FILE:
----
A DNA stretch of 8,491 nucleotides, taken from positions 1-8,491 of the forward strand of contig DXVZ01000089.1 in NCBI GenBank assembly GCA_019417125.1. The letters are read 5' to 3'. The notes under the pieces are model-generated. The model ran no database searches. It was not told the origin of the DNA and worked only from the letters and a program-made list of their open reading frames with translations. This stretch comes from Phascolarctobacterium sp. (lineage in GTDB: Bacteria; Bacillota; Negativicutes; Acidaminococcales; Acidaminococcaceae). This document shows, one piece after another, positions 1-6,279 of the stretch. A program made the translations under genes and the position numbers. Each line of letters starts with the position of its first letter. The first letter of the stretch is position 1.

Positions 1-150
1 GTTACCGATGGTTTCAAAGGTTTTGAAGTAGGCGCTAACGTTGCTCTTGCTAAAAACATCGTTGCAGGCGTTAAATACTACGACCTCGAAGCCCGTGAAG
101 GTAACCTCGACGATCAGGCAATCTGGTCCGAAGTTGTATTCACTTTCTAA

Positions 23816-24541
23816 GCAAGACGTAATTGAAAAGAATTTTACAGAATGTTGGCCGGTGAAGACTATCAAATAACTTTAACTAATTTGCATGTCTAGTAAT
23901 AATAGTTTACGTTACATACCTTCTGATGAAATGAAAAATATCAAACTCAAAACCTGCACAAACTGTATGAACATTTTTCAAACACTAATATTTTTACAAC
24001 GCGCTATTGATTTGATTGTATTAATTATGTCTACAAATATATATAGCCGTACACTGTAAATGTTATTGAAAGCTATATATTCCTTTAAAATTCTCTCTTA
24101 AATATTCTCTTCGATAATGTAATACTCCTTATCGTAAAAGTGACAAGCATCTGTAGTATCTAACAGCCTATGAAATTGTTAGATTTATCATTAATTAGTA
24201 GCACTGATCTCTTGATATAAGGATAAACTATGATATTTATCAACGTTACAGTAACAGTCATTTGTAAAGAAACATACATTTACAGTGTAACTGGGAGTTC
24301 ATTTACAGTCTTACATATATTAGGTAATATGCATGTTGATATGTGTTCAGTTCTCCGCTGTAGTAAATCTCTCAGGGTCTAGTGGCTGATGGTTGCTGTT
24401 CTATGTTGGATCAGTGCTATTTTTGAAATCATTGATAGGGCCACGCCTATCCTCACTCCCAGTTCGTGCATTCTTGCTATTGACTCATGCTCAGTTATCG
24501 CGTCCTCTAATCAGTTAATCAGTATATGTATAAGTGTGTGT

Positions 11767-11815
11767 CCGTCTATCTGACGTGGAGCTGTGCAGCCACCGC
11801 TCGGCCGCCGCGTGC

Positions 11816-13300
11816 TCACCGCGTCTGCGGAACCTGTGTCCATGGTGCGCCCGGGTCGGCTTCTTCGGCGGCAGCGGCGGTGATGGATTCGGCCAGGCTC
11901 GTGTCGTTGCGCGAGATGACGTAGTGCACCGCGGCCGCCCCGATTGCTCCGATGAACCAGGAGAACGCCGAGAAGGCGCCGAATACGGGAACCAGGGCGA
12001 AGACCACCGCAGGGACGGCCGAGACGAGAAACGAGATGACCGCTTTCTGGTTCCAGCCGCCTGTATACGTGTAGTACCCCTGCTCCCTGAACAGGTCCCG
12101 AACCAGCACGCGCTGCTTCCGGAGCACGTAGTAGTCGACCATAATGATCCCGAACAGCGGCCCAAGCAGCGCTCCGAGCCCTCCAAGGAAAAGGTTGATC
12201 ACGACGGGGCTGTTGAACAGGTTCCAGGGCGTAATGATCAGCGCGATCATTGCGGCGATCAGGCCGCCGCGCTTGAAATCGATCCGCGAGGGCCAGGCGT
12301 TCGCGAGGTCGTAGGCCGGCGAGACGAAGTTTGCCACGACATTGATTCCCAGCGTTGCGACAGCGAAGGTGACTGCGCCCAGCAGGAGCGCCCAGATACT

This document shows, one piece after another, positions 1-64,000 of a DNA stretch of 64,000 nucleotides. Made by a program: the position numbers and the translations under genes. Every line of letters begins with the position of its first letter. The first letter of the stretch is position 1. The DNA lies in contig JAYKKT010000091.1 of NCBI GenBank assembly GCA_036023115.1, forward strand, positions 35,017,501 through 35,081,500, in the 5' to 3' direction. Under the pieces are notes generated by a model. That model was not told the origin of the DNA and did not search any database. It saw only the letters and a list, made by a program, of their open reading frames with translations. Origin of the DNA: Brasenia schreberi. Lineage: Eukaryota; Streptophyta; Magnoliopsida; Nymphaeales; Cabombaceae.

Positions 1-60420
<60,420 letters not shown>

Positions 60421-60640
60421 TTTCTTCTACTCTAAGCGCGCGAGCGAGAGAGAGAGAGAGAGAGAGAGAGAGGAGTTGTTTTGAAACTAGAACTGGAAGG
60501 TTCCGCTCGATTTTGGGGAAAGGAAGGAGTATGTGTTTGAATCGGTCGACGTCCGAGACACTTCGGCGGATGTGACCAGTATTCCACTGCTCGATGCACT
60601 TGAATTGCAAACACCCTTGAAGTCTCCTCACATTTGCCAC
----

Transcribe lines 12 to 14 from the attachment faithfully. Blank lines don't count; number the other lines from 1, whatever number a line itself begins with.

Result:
24401 CTATGTTGGATCAGTGCTATTTTTGAAATCATTGATAGGGCCACGCCTATCCTCACTCCCAGTTCGTGCATTCTTGCTATTGACTCATGCTCAGTTATCG
24501 CGTCCTCTAATCAGTTAATCAGTATATGTATAAGTGTGTGT

Positions 11767-11815